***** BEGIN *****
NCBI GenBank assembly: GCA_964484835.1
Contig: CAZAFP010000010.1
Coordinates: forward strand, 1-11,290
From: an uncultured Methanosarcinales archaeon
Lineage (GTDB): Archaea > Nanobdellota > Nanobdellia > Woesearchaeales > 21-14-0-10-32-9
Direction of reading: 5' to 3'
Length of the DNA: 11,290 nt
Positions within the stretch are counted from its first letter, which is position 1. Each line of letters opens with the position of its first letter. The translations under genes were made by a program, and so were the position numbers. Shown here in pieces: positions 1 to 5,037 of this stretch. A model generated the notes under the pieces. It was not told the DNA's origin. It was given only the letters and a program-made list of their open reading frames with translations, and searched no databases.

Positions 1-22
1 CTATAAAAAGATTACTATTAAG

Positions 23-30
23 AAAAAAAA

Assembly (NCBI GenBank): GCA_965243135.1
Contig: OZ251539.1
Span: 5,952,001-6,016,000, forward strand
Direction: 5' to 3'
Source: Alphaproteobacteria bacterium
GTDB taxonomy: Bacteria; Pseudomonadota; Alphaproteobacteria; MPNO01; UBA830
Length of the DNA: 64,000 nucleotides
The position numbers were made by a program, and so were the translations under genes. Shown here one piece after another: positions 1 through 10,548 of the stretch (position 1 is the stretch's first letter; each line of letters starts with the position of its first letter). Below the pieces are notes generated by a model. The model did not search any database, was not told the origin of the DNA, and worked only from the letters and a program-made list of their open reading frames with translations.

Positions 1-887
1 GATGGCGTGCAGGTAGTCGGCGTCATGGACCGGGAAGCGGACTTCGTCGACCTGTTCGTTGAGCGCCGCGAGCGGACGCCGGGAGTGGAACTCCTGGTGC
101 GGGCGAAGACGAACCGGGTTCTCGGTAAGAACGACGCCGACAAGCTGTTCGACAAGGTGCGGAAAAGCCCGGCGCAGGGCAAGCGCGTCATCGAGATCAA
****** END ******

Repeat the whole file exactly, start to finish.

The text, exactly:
NCBI GenBank assembly: GCA_964484835.1
Contig: CAZAFP010000010.1
Coordinates: forward strand, 1-11,290
From: an uncultured Methanosarcinales archaeon
Lineage (GTDB): Archaea > Nanobdellota > Nanobdellia > Woesearchaeales > 21-14-0-10-32-9
Direction of reading: 5' to 3'
Length of the DNA: 11,290 nt
Positions within the stretch are counted from its first letter, which is position 1. Each line of letters opens with the position of its first letter. The translations under genes were made by a program, and so were the position numbers. Shown here in pieces: positions 1 to 5,037 of this stretch. A model generated the notes under the pieces. It was not told the DNA's origin. It was given only the letters and a program-made list of their open reading frames with translations, and searched no databases.

Positions 1-22
1 CTATAAAAAGATTACTATTAAG

Positions 23-30
23 AAAAAAAA

Assembly (NCBI GenBank): GCA_965243135.1
Contig: OZ251539.1
Span: 5,952,001-6,016,000, forward strand
Direction: 5' to 3'
Source: Alphaproteobacteria bacterium
GTDB taxonomy: Bacteria; Pseudomonadota; Alphaproteobacteria; MPNO01; UBA830
Length of the DNA: 64,000 nucleotides
The position numbers were made by a program, and so were the translations under genes. Shown here one piece after another: positions 1 through 10,548 of the stretch (position 1 is the stretch's first letter; each line of letters starts with the position of its first letter). Below the pieces are notes generated by a model. The model did not search any database, was not told the origin of the DNA, and worked only from the letters and a program-made list of their open reading frames with translations.

Positions 1-887
1 GATGGCGTGCAGGTAGTCGGCGTCATGGACCGGGAAGCGGACTTCGTCGACCTGTTCGTTGAGCGCCGCGAGCGGACGCCGGGAGTGGAACTCCTGGTGC
101 GGGCGAAGACGAACCGGGTTCTCGGTAAGAACGACGCCGACAAGCTGTTCGACAAGGTGCGGAAAAGCCCGGCGCAGGGCAAGCGCGTCATCGAGATCAA